How Javascript Call Stack and Event Loop Works?

Michael Tong
Sep 27, 2020 · 5 min read
How Javascript Call Stack and Event Loop Works?
How Javascript Call Stack and Event Loop Works?
Photo by Debby Hudson on Unsplash

Have you ever logged into a website like Facebook and wondered why the page is loaded before all the recent posts?

Have you ever wondered why when you are trying to view things you want to buy on Amazon, you see other components before the items you are interested to buy?

To understand this, let’s understand how operations are handled from a synchronous and an asynchronous point of view.

Javascript is synchronous by nature. It means it runs a series of instructions one at a time. If the first instruction has not finished executing, the next line of instruction would not be executed until the first instruction is finished.

Let’s take the following code as an example:

If you run the following javascript code here’s how the call stack would look like:

It adds each one of those instructions and run each one of them one at a time.

How about functions? When we call functions that have their set of statements how does it affect the call stack?

Let’s take a look at the following example:

Right here, we call multTwo, which calls mult of a and b and multiply it by 2. Notice a pattern here? It calls one after the other but the latest call on the stack will always be executed first.

Here’s how the call stack would look like:

multTwo gets called, which triggers the mult function call. 2 times 3 evaluates to 6, popping the top of the stack. Since mult(2*3) turns into 6, 2 * 6 turns into 12, popping another element on the stack. At last, multTwo(2,3) then gets evaluated.

Now one important question comes up:

If everything is running line by line, how come we still hear about concepts such as promises, asynchronous calls, etc?

That’s because there is a way to perform asynchronous operations with javascript.

Imagine going on your Facebook page and you are scrolling up and down. In a few seconds, you will see new posts coming up as there are more recent posts available.

If browsers are running on javascript and javascript is synchronous by nature, does that mean the browser either cannot be scrolled up and down when the browser is trying to fetch recent posts, etc?

Enter the event loop.

In javascript, when an asynchronous operation is made, the operation gets put into the event loop instead. Once all the operations are popped from the call stack, then the operations in the event loop get popped(some might be earlier, some might be later depending if they are set on a timeout or if they have returned from a call to get some API data).

Here is an example of some javascript asynchronous operations & synchronous operations:

Let’s say we don’t know how the event cycle in javascript works. We probably expect all of the code to run in order. However, if you run this code you will see the following output in this order:

  • c: 3
  • hi

Wait, what? Didn’t we call doSomething before we print out the value of c? To understand exactly why this is happening, we have to understand how javascript handles asynchronous operations.

Let’s take at the following diagram to see what actually to the javascript call stack and event loop on the example above:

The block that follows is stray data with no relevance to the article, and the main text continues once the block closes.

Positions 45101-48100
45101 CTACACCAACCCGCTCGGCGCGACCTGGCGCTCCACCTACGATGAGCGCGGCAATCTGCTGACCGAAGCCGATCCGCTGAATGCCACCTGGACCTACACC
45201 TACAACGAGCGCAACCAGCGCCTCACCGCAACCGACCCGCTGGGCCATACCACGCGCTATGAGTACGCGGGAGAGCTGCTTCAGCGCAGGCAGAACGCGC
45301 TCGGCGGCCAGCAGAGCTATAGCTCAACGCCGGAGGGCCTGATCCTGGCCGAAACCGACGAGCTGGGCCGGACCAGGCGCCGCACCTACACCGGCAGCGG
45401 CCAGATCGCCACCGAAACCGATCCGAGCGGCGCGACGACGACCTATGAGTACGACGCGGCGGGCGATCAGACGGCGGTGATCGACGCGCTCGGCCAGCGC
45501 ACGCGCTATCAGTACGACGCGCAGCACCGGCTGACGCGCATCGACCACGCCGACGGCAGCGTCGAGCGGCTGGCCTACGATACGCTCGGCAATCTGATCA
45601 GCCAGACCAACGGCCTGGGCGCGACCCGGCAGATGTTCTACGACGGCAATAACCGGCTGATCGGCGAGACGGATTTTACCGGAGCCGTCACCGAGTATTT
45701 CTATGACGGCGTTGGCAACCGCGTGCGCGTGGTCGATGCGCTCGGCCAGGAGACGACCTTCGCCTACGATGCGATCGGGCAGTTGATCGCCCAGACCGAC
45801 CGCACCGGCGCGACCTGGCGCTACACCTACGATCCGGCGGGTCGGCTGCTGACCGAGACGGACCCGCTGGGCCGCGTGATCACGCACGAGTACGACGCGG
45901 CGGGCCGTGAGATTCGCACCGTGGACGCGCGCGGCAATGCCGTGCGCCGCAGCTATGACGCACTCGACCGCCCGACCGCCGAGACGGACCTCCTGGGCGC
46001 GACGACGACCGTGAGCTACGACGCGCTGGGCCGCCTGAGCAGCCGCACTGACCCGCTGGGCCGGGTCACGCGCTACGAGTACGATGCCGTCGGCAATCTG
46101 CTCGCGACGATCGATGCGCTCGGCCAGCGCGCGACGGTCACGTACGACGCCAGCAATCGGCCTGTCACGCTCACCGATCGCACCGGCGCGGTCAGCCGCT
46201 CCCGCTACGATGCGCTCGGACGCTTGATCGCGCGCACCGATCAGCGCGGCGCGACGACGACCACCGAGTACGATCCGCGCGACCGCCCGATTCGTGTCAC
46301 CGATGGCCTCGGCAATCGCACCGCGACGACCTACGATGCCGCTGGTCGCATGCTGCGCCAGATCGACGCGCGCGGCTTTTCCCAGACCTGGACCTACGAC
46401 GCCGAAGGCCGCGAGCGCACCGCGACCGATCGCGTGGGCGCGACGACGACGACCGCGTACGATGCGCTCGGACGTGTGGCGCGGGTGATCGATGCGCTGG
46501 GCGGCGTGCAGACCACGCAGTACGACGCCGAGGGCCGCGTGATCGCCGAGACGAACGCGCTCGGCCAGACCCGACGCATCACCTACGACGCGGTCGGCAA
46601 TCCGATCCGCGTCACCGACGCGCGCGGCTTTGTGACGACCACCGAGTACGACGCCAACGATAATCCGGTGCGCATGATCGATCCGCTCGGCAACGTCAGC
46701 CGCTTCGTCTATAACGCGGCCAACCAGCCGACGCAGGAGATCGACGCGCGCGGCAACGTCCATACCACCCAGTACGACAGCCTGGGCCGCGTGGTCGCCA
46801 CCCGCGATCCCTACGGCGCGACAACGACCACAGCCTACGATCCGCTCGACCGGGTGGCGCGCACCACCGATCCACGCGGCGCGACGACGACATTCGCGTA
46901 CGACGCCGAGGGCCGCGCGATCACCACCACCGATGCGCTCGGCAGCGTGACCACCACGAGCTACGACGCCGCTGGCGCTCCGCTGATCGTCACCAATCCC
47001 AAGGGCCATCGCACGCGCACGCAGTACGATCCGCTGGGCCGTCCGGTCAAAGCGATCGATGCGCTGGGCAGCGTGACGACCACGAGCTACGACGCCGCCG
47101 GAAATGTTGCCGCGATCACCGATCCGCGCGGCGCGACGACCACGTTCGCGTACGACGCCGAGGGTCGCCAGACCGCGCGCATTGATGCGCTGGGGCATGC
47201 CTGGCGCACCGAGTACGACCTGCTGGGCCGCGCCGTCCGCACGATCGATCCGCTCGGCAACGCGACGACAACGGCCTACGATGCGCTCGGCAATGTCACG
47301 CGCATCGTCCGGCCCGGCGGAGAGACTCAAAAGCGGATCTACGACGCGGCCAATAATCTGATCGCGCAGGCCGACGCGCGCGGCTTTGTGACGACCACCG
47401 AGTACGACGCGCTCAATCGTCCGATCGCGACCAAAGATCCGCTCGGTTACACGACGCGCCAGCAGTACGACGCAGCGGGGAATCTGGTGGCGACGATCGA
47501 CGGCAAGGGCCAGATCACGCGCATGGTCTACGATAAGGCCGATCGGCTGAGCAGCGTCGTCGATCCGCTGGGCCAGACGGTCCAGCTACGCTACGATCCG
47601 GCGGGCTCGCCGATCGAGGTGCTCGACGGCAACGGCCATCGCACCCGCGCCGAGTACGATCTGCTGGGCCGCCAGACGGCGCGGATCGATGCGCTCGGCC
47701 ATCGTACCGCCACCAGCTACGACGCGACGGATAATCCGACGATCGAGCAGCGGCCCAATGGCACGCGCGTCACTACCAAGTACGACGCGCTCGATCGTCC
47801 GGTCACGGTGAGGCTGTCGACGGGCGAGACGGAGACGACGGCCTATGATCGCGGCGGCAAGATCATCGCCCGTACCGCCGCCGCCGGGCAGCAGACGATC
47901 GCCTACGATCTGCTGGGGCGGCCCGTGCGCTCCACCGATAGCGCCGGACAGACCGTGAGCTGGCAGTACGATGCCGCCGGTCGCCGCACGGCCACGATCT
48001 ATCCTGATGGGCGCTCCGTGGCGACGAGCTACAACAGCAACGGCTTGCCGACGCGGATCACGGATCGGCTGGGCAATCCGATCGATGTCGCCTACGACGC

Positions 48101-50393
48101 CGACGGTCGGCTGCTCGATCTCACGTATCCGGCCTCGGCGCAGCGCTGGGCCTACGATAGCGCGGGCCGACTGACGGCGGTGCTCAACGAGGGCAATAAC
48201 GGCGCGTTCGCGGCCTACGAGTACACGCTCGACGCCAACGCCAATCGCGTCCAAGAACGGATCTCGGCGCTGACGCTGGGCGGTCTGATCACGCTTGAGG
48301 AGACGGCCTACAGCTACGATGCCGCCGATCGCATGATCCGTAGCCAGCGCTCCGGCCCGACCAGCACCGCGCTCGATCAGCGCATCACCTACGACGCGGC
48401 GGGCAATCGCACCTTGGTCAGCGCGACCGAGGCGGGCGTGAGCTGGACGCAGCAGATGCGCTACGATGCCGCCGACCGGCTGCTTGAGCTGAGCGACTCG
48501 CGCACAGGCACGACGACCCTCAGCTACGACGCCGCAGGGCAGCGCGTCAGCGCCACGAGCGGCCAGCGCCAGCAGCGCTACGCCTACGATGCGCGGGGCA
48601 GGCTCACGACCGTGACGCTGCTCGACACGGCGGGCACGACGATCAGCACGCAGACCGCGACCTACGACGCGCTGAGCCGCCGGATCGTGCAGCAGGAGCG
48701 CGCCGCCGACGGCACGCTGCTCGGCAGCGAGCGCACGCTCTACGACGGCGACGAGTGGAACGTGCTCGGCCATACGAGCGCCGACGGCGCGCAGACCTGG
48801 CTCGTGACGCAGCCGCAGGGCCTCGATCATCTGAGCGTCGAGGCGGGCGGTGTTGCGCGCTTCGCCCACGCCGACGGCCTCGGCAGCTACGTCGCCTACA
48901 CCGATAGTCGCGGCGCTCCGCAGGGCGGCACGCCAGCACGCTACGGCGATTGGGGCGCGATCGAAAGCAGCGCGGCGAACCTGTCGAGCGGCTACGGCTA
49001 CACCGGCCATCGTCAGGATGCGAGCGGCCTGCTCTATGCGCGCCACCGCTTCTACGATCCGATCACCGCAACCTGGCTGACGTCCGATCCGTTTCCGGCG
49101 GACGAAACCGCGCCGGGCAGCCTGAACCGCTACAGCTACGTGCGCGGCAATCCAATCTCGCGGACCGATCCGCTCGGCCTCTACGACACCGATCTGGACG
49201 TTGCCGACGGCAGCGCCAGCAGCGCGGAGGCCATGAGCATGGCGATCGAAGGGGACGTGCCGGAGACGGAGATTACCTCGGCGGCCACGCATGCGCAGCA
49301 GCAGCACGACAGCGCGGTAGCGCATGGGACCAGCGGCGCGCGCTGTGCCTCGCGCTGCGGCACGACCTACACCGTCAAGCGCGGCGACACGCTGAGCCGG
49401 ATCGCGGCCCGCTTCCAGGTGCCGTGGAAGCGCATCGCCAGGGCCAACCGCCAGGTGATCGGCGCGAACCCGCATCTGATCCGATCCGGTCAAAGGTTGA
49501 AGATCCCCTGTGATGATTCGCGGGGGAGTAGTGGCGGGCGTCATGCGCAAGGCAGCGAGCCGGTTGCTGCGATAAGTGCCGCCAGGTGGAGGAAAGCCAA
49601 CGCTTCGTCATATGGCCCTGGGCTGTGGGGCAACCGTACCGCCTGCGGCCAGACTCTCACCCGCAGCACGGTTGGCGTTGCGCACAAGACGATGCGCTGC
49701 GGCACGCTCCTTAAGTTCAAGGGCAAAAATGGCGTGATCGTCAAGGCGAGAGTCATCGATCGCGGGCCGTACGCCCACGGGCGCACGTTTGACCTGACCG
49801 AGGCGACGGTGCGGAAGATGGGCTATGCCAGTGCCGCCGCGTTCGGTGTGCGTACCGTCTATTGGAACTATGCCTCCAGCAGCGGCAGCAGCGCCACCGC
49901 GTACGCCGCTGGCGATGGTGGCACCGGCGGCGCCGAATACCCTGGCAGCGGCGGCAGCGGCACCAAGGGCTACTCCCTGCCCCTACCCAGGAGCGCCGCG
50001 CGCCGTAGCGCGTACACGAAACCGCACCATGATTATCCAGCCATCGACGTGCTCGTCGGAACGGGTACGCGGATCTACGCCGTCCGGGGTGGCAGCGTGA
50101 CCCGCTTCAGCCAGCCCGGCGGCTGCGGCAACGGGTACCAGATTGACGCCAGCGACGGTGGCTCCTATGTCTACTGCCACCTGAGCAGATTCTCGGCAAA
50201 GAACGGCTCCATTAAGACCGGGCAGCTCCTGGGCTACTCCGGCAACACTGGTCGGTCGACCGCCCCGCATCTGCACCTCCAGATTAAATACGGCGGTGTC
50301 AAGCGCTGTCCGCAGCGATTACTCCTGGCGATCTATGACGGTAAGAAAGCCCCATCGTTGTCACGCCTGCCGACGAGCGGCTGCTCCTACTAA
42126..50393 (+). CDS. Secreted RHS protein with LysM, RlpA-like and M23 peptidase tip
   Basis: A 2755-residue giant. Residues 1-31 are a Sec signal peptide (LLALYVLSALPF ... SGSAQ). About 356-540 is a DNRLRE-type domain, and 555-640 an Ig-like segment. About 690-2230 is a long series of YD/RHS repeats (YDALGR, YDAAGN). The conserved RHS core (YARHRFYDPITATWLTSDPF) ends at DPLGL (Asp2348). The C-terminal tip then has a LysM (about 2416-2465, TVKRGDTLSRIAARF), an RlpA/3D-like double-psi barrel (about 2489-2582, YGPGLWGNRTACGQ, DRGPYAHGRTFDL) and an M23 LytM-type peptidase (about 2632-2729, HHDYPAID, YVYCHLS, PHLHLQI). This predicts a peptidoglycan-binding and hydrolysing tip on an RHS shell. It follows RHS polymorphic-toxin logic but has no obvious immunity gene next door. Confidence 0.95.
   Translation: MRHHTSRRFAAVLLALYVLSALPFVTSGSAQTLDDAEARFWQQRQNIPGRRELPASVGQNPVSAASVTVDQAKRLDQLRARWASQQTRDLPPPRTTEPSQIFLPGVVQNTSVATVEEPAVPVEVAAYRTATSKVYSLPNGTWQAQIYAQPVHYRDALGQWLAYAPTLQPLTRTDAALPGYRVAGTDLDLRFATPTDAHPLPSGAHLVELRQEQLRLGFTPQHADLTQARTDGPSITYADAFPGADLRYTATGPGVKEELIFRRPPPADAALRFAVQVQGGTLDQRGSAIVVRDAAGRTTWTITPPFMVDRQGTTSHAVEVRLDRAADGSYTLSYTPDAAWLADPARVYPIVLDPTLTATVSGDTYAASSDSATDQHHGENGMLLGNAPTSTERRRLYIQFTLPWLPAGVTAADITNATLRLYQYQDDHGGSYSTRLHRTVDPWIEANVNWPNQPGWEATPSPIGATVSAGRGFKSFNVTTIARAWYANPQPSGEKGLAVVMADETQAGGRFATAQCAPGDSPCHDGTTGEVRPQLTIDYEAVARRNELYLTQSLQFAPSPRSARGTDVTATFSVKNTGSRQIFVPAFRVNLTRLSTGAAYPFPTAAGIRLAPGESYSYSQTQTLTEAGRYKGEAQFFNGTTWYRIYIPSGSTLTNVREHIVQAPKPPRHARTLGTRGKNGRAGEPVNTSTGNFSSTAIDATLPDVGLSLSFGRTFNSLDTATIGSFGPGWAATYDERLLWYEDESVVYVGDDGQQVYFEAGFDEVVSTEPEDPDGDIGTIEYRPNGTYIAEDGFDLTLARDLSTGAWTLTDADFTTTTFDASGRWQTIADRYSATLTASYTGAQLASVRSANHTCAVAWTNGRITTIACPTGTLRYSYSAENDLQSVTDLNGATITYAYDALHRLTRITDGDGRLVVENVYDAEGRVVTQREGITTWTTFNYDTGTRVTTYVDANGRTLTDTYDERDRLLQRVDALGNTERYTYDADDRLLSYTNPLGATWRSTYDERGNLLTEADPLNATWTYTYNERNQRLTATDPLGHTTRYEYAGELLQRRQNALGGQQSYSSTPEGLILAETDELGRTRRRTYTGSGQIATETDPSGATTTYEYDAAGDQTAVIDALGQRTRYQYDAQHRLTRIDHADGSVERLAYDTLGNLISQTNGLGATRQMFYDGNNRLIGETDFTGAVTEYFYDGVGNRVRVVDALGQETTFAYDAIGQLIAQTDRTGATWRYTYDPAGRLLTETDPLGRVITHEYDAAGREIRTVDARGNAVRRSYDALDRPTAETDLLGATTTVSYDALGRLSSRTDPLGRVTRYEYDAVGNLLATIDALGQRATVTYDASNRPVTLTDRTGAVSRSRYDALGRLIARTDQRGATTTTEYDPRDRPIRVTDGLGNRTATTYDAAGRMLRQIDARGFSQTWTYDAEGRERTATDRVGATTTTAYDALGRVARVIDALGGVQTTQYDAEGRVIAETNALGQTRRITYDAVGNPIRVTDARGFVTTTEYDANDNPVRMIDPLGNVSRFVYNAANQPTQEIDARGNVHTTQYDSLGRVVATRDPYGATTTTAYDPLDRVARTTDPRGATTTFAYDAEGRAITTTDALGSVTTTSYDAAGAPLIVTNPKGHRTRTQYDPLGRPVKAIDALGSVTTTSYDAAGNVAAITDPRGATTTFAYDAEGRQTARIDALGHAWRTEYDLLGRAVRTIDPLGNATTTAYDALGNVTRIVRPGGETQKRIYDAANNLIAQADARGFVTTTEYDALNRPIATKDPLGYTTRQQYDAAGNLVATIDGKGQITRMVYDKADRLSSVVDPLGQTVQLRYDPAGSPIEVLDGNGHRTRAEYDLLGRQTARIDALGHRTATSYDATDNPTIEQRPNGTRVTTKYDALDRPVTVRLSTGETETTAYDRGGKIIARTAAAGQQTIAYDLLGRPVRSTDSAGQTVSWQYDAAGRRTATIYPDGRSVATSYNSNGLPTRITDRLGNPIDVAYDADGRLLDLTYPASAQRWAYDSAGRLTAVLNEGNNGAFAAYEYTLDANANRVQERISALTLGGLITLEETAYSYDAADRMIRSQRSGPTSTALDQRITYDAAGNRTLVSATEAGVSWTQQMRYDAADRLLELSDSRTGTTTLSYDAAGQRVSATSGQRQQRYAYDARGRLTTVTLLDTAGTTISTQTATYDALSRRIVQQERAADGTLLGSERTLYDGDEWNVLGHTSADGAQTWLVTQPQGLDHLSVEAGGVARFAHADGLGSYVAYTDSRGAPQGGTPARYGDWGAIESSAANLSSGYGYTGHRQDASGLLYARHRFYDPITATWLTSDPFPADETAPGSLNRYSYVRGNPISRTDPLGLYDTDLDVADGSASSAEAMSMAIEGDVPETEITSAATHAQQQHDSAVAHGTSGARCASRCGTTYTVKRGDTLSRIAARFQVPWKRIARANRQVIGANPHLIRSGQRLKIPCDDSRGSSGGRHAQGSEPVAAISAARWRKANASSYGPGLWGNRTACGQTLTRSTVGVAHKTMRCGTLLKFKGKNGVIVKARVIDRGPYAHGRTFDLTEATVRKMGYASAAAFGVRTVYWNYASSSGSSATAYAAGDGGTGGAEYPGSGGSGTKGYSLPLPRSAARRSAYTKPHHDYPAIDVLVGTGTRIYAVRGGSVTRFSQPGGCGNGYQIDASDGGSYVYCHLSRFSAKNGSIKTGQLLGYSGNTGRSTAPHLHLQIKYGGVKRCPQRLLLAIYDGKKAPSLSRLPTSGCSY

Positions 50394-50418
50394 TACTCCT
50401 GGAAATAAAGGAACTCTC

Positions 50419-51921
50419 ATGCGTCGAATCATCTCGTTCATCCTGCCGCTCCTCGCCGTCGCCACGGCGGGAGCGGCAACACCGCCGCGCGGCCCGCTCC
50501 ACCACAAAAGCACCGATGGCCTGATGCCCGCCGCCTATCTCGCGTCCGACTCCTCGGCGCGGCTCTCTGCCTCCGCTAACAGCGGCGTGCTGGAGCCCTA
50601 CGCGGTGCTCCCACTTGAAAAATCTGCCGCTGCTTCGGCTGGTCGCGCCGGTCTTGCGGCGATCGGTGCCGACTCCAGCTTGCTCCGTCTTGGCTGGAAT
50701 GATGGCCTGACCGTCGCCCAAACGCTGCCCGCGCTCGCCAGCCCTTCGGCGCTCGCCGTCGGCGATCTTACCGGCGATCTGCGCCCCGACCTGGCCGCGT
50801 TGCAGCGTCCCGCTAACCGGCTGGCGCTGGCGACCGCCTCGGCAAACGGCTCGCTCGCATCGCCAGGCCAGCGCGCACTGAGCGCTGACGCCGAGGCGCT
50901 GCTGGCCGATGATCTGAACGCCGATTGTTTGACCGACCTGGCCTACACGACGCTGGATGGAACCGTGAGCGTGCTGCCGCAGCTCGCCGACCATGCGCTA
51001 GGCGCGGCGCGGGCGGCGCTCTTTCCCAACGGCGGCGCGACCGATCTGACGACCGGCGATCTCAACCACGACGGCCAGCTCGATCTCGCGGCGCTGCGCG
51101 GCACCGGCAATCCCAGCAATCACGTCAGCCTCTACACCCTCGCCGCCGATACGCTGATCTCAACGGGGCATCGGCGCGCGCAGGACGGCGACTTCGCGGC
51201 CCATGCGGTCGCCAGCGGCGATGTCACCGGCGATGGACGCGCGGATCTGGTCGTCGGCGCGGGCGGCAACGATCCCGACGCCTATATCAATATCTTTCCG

After the first three lines of statements, each line gets ran once, one at a time, with each call being put into the call stack and popped immediately. After these statements, the call stack is empty and the heap contains the value of a, b, and c.

Let’s see what happens when the setTimeout statement and the console log statement is called:

When setTimeout is called, javascript quickly recognizes it as a web API called and pushes to the stack there. One key point to remember is any web API calls won’t be called until the call stack is empty. Because of that, console.log actually gets pushed into the call stack and gets popped first, triggering the console.log call.

Once the setTimeout timer expires, the callback of setTimeout is getting pushed into the call stack. Because doSomething calls console.log, now console.log gets pushed into the call stack.Console.log then gets popped off the stack and gets called and then doSomething gets popped off the stack.

Wow, there is a lot going on right?

To understand how javascript really operates, remember the few following concepts:

  • javascript is synchronous by nature. It runs line by line, push each item into a call stack, and popping them off immediately to run each call.
  • If it calls a function, it pushes the function call to the call stack and then the inner function calls into the call stack. The inner function call gets popped off the stack and triggered first before the main function call.
  • Asynchronous calls are put into the event loop instead of the call stack. Every operation in the call stack must be run before event loop operations are triggered, regardless of when these asynchronous calls received feedback (can be a success or fail response).

Feel free to comment or ask any questions if there are any.

Can you think of how many synchronous vs asynchronous calls are currently running in this article as you read through it?

Happy coding. Cheers.

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Michael Tong

Written by

Coding is nothing but a renovation of ideas through fundamental concepts. Stay sharp and stay hungry to learn!

Weekly Webtips

Explore the world of web technologies through a series of tutorials

Michael Tong

Written by

Coding is nothing but a renovation of ideas through fundamental concepts. Stay sharp and stay hungry to learn!

Weekly Webtips

Explore the world of web technologies through a series of tutorials

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